Former chancellor Shankel remembered for his devotion to KU, students

photo by: Nick Krug

In this file photo from May 2, 2011, former KU Chancellor Del Shankel receives a lifetime service award during the Jayhawk senior and scholar athlete banquet in Allen Fieldhouse.

Just call him “Mr. Jayhawk.”

That’s how Heath Peterson describes former two-time University of Kansas Chancellor Delbert “Del” Shankel, who died Thursday, July 12, at age 90.

It was Shankel who convinced KU Alumni Association leadership to promote Peterson, then a part-time student worker at the Adams Alumni Center, to his first permanent position with the association in 2004, Peterson said.

“I think his legacy is the fact that he was there when KU needed him,” said Peterson, who became president of the KU Alumni Association in 2015. “That’s got to be it for me — he was there to serve, and there’s no question that he was a Jayhawk and cared about this place as much as anyone cared about this place.”

photo by: Photo courtesy Doug Koch/KU University Relations

Delbert “Del” Shankel

Shankel never attended the university he led twice as chancellor, but he grew to love it all the same. Born Aug. 4, 1927, in Plainview, Neb., Shankel earned his bachelor’s degree in English from Washington’s Walla Walla College before receiving a doctoral degree in bacteriology from the University of Texas at Austin in 1959.

Later that year, he began his academic career as an assistant professor of microbiology at KU. Though Shankel is perhaps best known for his stints in various administrative positions, he also boasted an impressive research career — authoring or co-authoring more than 50 major papers published in professional journals.

Susan Egan, professor and chair of KU’s department of molecular biosciences, remembers her longtime mentor as a man who truly loved teaching. Egan was among the many students (more than 30 of his mentees went on to earn advanced degrees in the field, she said) Shankel took under his wing during his years in the microbiology department.

“He loved his students,” said Egan, who met Shankel soon after arriving at KU in 1994. “He took great joy from interacting with them and learning from them as well as mentoring them along the way.”

Shankel quickly rose through the ranks at KU, earning a promotion to associate professor and gaining tenure while also beginning his administrative career as acting chairman of the microbiology department. Soon after that, he became assistant dean and then associate dean of KU’s College of Liberal Arts and Science, at the same time earning his full professorship.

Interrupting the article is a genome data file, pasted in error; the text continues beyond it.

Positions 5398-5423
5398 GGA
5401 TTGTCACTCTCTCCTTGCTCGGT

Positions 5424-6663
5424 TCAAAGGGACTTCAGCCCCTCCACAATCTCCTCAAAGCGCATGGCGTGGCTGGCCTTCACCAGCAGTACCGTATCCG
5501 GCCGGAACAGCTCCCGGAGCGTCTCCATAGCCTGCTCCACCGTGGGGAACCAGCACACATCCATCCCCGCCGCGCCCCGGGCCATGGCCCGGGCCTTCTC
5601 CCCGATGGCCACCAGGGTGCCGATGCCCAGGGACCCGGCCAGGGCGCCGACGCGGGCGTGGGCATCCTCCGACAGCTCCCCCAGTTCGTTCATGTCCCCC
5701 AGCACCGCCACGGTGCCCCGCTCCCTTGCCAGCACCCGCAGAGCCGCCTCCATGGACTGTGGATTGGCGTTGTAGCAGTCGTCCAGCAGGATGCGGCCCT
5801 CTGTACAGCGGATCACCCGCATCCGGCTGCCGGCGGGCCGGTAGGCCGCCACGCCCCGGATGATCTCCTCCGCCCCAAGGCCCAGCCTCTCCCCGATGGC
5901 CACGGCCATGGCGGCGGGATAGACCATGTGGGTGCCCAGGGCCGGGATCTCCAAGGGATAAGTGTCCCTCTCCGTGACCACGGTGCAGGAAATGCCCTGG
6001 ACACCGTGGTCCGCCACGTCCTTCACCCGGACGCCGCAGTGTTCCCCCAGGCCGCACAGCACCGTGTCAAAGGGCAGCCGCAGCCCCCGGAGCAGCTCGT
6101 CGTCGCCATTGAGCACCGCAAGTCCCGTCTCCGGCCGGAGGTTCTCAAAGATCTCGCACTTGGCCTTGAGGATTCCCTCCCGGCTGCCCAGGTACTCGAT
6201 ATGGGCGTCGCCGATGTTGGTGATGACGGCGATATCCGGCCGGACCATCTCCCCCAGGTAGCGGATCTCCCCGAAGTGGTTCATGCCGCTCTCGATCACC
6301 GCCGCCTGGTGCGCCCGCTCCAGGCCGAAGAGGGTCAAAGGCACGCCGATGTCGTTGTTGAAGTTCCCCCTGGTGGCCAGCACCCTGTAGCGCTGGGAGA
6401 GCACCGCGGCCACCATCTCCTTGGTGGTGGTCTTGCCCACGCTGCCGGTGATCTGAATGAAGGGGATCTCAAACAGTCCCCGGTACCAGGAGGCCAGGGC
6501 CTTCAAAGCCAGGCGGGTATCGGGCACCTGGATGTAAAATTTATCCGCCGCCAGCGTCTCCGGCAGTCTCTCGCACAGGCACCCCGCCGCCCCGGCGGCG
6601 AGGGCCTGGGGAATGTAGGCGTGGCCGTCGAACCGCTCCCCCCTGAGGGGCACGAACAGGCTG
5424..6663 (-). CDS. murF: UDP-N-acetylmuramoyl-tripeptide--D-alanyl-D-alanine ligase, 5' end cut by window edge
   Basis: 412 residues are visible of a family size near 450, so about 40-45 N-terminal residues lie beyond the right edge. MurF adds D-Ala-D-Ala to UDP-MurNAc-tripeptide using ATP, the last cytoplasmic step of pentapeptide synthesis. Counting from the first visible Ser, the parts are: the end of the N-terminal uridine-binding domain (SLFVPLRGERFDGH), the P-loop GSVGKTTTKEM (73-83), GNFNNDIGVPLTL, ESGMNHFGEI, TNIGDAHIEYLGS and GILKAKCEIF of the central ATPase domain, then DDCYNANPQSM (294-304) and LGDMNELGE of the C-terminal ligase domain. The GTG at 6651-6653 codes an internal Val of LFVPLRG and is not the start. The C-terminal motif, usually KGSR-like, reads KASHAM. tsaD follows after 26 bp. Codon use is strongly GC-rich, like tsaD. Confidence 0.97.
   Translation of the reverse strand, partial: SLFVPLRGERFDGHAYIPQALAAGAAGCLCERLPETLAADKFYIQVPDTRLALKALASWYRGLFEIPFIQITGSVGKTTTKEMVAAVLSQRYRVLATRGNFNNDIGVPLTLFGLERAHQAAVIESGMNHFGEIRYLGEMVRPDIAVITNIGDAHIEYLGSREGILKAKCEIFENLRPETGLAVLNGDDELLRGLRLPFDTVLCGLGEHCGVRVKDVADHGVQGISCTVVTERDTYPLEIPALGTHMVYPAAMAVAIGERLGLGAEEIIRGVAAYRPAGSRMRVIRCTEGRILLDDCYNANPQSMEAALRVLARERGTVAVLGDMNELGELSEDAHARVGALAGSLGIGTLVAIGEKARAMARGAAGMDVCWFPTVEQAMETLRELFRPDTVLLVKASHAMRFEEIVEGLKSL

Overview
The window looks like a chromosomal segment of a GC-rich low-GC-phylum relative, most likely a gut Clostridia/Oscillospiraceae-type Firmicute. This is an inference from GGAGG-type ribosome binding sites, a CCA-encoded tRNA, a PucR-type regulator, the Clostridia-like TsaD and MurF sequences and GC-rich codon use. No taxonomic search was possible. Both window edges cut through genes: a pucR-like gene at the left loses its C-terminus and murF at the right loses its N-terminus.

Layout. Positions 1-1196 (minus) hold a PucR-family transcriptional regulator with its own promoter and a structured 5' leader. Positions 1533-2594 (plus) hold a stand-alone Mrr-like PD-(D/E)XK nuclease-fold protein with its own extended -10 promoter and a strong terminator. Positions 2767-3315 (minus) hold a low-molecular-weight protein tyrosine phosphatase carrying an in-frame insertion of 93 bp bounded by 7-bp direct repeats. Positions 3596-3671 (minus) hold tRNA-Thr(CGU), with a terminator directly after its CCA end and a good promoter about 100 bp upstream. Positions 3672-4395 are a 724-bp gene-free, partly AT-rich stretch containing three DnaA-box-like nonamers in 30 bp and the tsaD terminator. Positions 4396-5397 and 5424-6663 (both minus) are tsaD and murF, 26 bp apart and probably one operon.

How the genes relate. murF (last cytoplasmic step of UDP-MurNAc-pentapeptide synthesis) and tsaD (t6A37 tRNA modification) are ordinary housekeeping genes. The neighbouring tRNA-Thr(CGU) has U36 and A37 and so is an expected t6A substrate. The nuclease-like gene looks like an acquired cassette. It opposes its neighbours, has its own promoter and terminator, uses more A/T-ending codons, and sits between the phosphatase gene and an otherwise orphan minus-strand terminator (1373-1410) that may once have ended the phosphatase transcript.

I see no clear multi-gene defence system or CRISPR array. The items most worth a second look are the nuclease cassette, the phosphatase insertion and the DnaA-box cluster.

Shankel served as acting dean of CLAS for one year before becoming the university’s first executive vice chancellor. His other various roles include acting head of KU’s journalism school, special counselor to Chancellor Gene Budig, acting athletic director and both interim president and CEO of the KU Alumni Association.

Perhaps most notably, he was the only person to serve as KU’s chancellor twice, filling the role of acting chancellor during the 1980-1981 school year and later serving as interim chancellor for seven months in 1994 before the Kansas Board of Regents designated Shankel as chancellor outright.

It was during Shankel’s stint as acting chancellor that Dale Seuferling really got to know KU’s “ultimate utility player,” as Peterson described him.

Seuferling, now president of KU Endowment, said Shankel approached big decisions “always thinking of the longer-term view” and what was best for the entire KU community.

From Shankel, Seuferling learned “the value of taking the opportunity to seek advice, listen to other people and what you can learn from them,” he said.

“I think first and foremost he’ll be remembered for the direct impact he had on students, the positive influence that he had on the students he had in his classes,” said Seuferling, who credits his friend with helping create “that next generation of scientists.”

Eventually, upon Shankel’s retirement in 1996, Del and his wife, Carol, did purchase a home in Seattle. But the couple also maintained their residence in Lawrence, while spending their summers in Seattle. Shankel maintained an active presence in Haworth Hall, home of KU’s molecular biosciences department, up until a few months ago, Egan said.

“Del became such a big, important part of KU, and vice versa, that KU became such a big, important part of him,” Seuferling said. “They really became inseparable.”

That Shankel stuck around for so long, taking on so many administrative (often interim) roles across the university, “I think it spoke to his love of KU,” Egan said.

“He didn’t do it for himself. He didn’t do it because he was looking for fame and fortune,” Egan said. “He did it because he loved the university and wanted to help. I think that’s what Del Shankel was all about.”

A memorial service will be held at 4 p.m. Aug. 18 in Woodruff Auditorium in the Kansas Union, 1301 Jayhawk Blvd., followed by a reception at the Adams Alumni Center, 1266 Oread Ave. In lieu of flowers, contributions may be made to the Del and Carol Shankel Biomedical Scholarship Fund at the KU Endowment Association, P.O. Box 928, Lawrence, Kan., 66044.

Correction: This article has been updated to reflect that Del Shankel and his wife, Carol, had not met in 1959.


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